Fatima Al Qadiri may have played her part in last winter’s grime production war, releasing ‘Knight Fare (post-war dub)’ as a mischievous coda to the infighting, but right now she seems further from the riled-up production of September than anyone on the scene. Desert Strike, from 2012, was proof that the Brooklyn-based Kuwaiti can take a high-brow concept and furnish it with heady atmosphere, earning ‘Hydra’ a premier spot at the front-end of Oneman’s Solitaire Vol.1. But since then, her solo productions have veered away from the attack of her grime influences, growing more and more cerebral.
On two EPs prior to this debut album, New York producer and visual artist Fatima Al Qadiri has applied her foreboding electronic futurism to obscure global influences like Muslim worship songs and Gregorian trance. ‘Asiatisch’, however, is even more pretentious, pairing instrumental UK grime with Asian flourishes to explore the relationship between the west and China. There is a cover of ‘Nothing Compares 2 U’, sung in Mandarin, where blunt mallet sounds replace drum kicks, while flutes haunt songs like ‘Szechuan’ and ‘Shenzen’.
Western imaginings of foreign cultures fascinate New York-based musician and conceptual artist Fatima Al Qadiri on her debut album, a collection of songs that mines the tensions between the ancient and modern in Chinese culture. Al Qadiri - who has never been to China - was inspired to put her own spin on it by insipid, Disneyfied portrayals of the country in Hollywood films that say more about American culture than they do about China. This being instrumental music (save for a nonsensical cover of Nothing Compares 2 U featuring singer Helen Fong), Al Qadiri's Chinese fantasies are decidedly abstract and in line with the dreamy, sci-fi approach to production of past EPs Desert Strike and Genre-Specific Xperience.
For an artist releasing their first LP, you don’t get much braver than opening with a four-and-a-half minute cover of Sinead O’Connor’s ‘Nothing Compares 2 U’ sung in nonsensical Mandarin and sounding as though it was recorded in a karaoke-bar-cum-monastery. For Fatima Al Qadiri, this is par for the course. ‘Shanzai’ is the baptism of fire that welcomes the listener to Asiatisch, Al Qadiri’s debut album on Hyperdub, and one that sets out to fill its listener with that familiar-not-familiar feeling from the very first digitised teardrop.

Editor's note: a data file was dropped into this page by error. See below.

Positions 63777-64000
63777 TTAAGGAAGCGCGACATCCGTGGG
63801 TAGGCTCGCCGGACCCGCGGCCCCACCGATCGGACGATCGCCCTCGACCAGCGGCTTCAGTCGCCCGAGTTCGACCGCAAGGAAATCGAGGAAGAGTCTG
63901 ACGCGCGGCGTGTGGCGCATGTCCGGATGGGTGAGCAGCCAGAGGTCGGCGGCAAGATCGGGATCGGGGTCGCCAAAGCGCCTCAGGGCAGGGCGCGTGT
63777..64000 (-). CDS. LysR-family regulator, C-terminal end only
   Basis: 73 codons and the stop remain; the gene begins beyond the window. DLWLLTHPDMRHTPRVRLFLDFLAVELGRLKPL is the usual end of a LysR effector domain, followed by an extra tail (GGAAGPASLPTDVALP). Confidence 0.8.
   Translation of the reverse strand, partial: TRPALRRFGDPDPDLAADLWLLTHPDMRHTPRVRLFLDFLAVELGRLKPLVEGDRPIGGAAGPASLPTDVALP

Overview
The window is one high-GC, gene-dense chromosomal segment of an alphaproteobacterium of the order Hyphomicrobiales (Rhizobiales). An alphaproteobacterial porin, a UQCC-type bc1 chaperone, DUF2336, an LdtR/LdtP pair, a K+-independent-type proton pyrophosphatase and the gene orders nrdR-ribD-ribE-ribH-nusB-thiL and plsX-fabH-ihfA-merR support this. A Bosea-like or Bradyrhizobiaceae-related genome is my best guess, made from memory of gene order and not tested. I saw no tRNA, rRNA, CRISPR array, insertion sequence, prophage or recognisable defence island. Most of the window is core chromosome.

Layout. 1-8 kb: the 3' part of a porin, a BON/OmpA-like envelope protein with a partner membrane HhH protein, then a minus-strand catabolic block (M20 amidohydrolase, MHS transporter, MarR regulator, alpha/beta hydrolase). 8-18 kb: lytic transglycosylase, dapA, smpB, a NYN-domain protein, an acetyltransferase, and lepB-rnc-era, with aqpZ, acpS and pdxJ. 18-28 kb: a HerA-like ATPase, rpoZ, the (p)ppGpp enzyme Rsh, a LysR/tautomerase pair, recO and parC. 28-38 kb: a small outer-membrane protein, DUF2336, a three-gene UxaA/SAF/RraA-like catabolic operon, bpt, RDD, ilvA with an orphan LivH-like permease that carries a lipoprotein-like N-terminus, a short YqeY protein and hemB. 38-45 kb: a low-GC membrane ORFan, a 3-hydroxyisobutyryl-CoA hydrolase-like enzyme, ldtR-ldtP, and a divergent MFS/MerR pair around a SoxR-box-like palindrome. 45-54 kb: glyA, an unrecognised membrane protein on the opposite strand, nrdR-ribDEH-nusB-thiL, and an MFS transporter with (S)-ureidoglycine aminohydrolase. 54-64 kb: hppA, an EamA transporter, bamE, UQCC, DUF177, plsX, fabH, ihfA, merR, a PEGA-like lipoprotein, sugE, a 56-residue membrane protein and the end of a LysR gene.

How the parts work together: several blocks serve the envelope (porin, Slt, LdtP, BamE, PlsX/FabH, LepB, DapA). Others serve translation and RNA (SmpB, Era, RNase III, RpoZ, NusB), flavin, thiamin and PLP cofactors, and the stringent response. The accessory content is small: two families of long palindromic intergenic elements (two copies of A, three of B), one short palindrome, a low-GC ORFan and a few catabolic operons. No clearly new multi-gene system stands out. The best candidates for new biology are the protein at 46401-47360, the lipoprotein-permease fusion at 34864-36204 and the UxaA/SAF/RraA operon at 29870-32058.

'Shanzhai', the opening track of Fatima Al Qadiri's debut album Asiatisch, takes its title from a Chinese term used to describe counterfeit Western goods. Literally it translates to "mountain village", evoking both the outlaw nature of the industry and the crudeness of its reproductions - copyright-evading spoonerisms of sportswear brands and fast food chains. While such knock-offs are commonplace, there is perhaps more craft and sophistication to some imitations than that definition grants.
Fatima Al Qadiri — Asiatisch (Hyperdub)Asiatisch is Senegal-born and Kuwait-based artist Fatima Al Qadiri’s sonic portrayal of an imagined China, something that immediately feels like a risky foray. Her jumping-off point is a microgenre known as sinogrime, pioneered by the likes of Wiley and Kode9 in the UK, which takes vaguely Chinese sounds and adds them to grime’s ebullient form of millennial post-hip-hop, casting a gaze beyond the old superpowers that are the U.S. and Europe and toward the emerging economic giant that is China.
If there’s a better example of a musical collective absorbing all the influences the world has to offer and giving it back to us in a coherent form than the dance super-group Future Brown then I’ve yet to hear it. Featuring J-Cush, label boss of NYC’s Lit City Trax, Los Angeles duo Nguzunguzu and the Senegal-born, Kuwait-raised and US-residing Fatima Al Qadiri, the collective is yet to drop their debut LP but they’ve worked with plenty of artists so far from the rising stars of Kelela and Tink to a variety of dancehall and grime MCs: genre-hopping, open-minded and very much looking to the future. Out of all the members though, Fatima Al Qadiri is the one making the most interesting, immersive music.